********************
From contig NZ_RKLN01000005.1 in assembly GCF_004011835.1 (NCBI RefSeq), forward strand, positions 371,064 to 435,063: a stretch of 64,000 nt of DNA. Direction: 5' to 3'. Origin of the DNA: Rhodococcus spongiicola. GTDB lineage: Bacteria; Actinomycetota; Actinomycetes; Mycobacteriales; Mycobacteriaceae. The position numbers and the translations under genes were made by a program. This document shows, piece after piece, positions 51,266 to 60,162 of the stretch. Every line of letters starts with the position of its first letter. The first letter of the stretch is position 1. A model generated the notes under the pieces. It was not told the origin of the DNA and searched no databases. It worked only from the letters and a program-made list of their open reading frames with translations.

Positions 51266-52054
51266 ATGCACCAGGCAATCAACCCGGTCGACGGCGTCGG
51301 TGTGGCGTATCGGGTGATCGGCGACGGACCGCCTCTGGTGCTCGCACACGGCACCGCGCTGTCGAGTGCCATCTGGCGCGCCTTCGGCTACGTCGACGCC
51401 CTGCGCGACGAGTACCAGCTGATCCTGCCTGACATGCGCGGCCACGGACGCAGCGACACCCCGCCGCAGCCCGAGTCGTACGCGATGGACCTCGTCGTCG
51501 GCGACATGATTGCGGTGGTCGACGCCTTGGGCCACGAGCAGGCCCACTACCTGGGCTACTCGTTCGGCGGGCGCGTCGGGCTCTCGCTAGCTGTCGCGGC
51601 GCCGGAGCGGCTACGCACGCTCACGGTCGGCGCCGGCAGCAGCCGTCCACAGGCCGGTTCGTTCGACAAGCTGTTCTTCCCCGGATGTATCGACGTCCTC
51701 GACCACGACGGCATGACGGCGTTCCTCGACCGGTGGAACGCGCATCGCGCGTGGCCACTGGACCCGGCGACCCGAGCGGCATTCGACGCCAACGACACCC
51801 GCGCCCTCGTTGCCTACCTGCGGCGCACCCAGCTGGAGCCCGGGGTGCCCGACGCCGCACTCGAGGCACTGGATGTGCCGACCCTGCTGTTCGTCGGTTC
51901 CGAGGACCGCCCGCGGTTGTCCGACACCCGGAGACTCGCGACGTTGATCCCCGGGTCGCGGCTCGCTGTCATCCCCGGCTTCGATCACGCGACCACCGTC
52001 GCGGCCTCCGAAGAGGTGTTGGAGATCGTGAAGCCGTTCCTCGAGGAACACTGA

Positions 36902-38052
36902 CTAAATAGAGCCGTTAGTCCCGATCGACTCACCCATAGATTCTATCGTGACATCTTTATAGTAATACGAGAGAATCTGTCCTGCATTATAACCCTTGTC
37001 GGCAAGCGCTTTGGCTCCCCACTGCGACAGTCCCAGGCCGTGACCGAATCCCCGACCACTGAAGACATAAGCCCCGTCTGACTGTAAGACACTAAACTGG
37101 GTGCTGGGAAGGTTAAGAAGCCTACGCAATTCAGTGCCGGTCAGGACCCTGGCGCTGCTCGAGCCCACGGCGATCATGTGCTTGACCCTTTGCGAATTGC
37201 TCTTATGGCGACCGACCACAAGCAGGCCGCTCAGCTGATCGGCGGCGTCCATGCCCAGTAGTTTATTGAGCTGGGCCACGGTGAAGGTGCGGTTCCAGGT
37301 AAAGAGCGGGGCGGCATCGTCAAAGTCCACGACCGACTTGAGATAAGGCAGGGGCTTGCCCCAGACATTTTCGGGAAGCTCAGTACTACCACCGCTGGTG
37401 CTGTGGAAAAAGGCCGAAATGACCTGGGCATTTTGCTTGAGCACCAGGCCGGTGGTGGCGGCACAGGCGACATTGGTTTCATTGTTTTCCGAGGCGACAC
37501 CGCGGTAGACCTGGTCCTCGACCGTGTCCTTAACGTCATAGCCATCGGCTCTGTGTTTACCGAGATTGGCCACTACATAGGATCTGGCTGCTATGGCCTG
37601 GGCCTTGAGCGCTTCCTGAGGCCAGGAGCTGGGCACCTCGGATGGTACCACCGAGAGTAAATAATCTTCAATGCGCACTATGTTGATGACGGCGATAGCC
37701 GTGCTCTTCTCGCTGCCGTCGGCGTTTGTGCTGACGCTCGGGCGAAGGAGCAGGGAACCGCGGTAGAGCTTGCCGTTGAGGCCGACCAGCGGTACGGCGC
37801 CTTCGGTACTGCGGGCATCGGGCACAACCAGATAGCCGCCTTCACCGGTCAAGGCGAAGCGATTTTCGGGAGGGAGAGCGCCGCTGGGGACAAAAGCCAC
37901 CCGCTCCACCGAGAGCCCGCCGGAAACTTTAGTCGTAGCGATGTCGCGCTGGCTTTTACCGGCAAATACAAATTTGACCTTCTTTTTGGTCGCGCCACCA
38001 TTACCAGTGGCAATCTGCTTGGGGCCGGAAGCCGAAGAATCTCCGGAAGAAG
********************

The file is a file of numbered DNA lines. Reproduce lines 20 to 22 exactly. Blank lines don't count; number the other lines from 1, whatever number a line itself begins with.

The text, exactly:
37601 GGCCTTGAGCGCTTCCTGAGGCCAGGAGCTGGGCACCTCGGATGGTACCACCGAGAGTAAATAATCTTCAATGCGCACTATGTTGATGACGGCGATAGCC
37701 GTGCTCTTCTCGCTGCCGTCGGCGTTTGTGCTGACGCTCGGGCGAAGGAGCAGGGAACCGCGGTAGAGCTTGCCGTTGAGGCCGACCAGCGGTACGGCGC
37801 CTTCGGTACTGCGGGCATCGGGCACAACCAGATAGCCGCCTTCACCGGTCAAGGCGAAGCGATTTTCGGGAGGGAGAGCGCCGCTGGGGACAAAAGCCAC